Space For Religion


Now that humans are regularly orbiting Earth and have plans to branch out to more distant frontiers of space, some tricky questions about religion ended up floating in limbo as well. For instance, just when is “sunset?” Another burning question for some astronauts is which direction do you face to pray?

Religion in orbit

Mixed crews of astronauts aboard the International Space Station aren’t expected to leave their religion behind. Apollo 8 astronauts, in 1968, “conducted a reading of Genesis, the first book of the Bible, on their way to orbit the moon.”

While social issues aren’t the problem with everyone in orbit educated and reasonably civilized, fundamental philosophical dilemmas have come up. One case is for those who observe fasting rituals for Ramadan or Yom Kippur. The fast turns to feast with the setting of the sun. The orbit of the ISS produces not just one but sixteen sunrises and sunsets each day.

That dilemma came up for Jared Isaacman. He grabbed his towel and hitched a lift with Elon Musk as part of the SpaceX Dragon Crew on September 15, 2021. That made him “the first space tourist to fly to orbit from US soil.” Even though he’s Jewish, Isaacman wasn’t about to give up an opportunity like that over his religion, so decided to ditch his Yom Kippur obligations. “To be very honest, I’m actually not a religious person,” he admits. Not everyone may feel the same way.

They have a solution starting with a precedent set by Buzz Aldrin. He “was with Neil Armstrong during the first moon landing in 1969.” He “also quietly took communion from the Eagle lunar lander — taking a sip of wine and a bite of bread blessed by his Presbyterian minister back in Houston — just before the men took humanity’s first steps on the moon.”

In 2007, Malaysian astronaut Sheikh Muszaphar Shukor boarded the ISS. Before he lifted off, the Islamic National Fatwa Council of Malaysia “issued special guidelines specifically to guide his and other future Muslim astronauts’ practices.”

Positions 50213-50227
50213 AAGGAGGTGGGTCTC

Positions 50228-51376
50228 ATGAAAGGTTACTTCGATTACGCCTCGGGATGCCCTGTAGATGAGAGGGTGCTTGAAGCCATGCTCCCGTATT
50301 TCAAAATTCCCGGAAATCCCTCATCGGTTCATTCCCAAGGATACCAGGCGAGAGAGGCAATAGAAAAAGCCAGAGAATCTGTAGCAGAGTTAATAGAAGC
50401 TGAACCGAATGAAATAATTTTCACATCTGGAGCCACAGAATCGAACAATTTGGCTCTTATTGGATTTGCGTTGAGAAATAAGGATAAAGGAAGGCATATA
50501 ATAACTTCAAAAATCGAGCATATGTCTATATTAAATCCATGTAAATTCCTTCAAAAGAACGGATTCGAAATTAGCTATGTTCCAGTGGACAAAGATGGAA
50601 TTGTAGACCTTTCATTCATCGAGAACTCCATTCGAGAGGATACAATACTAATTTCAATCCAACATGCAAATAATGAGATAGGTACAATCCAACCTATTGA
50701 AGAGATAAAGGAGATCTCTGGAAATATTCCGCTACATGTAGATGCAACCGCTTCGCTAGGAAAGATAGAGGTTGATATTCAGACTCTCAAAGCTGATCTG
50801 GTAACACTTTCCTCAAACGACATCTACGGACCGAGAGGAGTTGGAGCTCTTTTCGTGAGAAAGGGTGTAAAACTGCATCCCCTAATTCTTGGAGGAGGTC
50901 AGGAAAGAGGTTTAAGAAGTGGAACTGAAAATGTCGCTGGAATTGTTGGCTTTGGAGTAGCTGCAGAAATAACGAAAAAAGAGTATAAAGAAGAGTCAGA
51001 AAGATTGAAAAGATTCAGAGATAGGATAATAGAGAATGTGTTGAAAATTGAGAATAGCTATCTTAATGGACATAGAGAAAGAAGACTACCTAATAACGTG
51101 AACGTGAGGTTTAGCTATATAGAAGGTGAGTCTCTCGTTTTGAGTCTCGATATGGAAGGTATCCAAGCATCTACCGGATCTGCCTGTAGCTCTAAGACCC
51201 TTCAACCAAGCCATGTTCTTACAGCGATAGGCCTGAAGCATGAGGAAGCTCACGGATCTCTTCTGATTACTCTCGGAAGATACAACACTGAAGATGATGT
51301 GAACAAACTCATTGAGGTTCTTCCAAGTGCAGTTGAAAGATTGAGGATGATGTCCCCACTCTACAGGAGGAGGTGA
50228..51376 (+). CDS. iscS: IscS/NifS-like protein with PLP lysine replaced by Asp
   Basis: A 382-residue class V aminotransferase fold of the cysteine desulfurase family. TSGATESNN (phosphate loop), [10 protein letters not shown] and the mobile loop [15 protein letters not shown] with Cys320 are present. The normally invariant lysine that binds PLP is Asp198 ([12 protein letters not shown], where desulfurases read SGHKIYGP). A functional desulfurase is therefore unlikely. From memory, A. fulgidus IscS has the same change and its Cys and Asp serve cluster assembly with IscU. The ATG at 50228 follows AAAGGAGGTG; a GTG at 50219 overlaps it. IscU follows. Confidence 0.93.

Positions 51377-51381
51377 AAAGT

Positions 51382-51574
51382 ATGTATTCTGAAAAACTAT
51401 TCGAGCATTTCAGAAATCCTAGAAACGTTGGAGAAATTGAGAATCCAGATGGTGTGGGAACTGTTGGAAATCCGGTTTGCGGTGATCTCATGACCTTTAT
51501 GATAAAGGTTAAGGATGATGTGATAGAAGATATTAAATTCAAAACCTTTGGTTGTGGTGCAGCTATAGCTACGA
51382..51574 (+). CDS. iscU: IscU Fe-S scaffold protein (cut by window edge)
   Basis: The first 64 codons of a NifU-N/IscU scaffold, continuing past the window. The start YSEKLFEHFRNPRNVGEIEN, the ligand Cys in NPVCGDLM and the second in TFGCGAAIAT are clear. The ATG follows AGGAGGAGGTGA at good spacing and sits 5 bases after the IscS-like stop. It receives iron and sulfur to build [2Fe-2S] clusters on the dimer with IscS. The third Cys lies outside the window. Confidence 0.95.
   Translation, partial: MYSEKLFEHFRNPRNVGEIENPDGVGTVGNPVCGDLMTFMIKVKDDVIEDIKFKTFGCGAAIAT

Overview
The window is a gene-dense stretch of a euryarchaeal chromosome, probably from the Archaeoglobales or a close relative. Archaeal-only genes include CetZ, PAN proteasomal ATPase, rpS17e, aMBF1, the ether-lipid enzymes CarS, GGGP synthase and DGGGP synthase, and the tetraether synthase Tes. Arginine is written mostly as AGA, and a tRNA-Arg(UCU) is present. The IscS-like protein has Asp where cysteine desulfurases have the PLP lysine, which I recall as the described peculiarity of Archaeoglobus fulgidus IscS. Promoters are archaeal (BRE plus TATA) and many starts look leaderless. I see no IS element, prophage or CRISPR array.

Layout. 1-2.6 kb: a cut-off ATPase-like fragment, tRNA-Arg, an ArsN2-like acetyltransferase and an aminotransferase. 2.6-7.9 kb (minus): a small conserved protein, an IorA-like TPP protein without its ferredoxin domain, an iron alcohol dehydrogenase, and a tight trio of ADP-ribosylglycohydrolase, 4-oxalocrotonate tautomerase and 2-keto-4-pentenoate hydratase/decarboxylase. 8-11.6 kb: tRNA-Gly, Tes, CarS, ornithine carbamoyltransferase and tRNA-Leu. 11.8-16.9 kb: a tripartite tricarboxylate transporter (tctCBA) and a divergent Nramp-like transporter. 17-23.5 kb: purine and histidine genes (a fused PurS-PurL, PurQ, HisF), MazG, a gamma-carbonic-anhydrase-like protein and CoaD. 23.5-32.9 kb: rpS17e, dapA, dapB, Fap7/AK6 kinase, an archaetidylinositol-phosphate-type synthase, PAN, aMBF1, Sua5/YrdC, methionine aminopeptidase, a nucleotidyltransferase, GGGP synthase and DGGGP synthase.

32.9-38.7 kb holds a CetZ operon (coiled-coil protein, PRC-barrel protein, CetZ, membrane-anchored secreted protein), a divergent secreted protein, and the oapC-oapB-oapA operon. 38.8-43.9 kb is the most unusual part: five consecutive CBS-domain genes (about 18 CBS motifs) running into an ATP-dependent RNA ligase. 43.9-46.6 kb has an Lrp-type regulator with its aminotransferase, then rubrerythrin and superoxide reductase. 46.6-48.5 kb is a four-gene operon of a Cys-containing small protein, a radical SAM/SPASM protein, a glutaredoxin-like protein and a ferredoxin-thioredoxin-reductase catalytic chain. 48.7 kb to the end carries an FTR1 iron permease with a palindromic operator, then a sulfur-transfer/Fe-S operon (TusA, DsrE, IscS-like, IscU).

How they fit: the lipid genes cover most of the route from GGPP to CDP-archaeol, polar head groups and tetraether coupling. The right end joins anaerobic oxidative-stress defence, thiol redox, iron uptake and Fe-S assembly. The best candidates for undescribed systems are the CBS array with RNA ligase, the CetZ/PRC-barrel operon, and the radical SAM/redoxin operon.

His flight put him in conflict with his religion and the tradition of Ramadan. That’s easy. The council ruled that “his fasting could be postponed until he returned to Earth or else he could fast in accordance with the time zone of the place he was launched.”

Kneeling in microgravity

Another thing that the council ruled was that there is no need to act silly trying to kneel for prayer in zero-gee, a notoriously “difficult feat.”

Since trying to observe his religion during his daily prayer would set him spinning like a dervish, “attempting to face toward Mecca, the holy land in Saudi Arabia, as Muslims must during Salah, or daily prayer, was left up to his best abilities, per the Fatwa Council guidelines.”


In 2003, Ilan Ramon insisted on obeying Shabbat, the Jewish day of rest, which falls on Saturday.

When “he flew aboard a Space Shuttle mission and, in keeping with advice from ‘leading rabbinical experts,’ he too, “observed Shabbat in accordance with Cape Canaveral, Florida time, the place from which he had launched.” Observances of religion “that have taken place on board the 20-year-old ISS are annual Christmas celebrations and the Jewish holidays of Passover and Hanukkah.”

Jeffrey Hoffman, NASA’s first Jewish male astronaut had some fun playing with the philosophical quandary of religion from his childhood. In 1993, he “broadcast himself spinning a dreidel in microgravity on national television.”

The little game, he explains, is “something that you spin, and then you see which side comes up. And according to that, you either win or lose and I was just trying to see how you might reinterpret the rules for spaceflight since there’s no up or down.”


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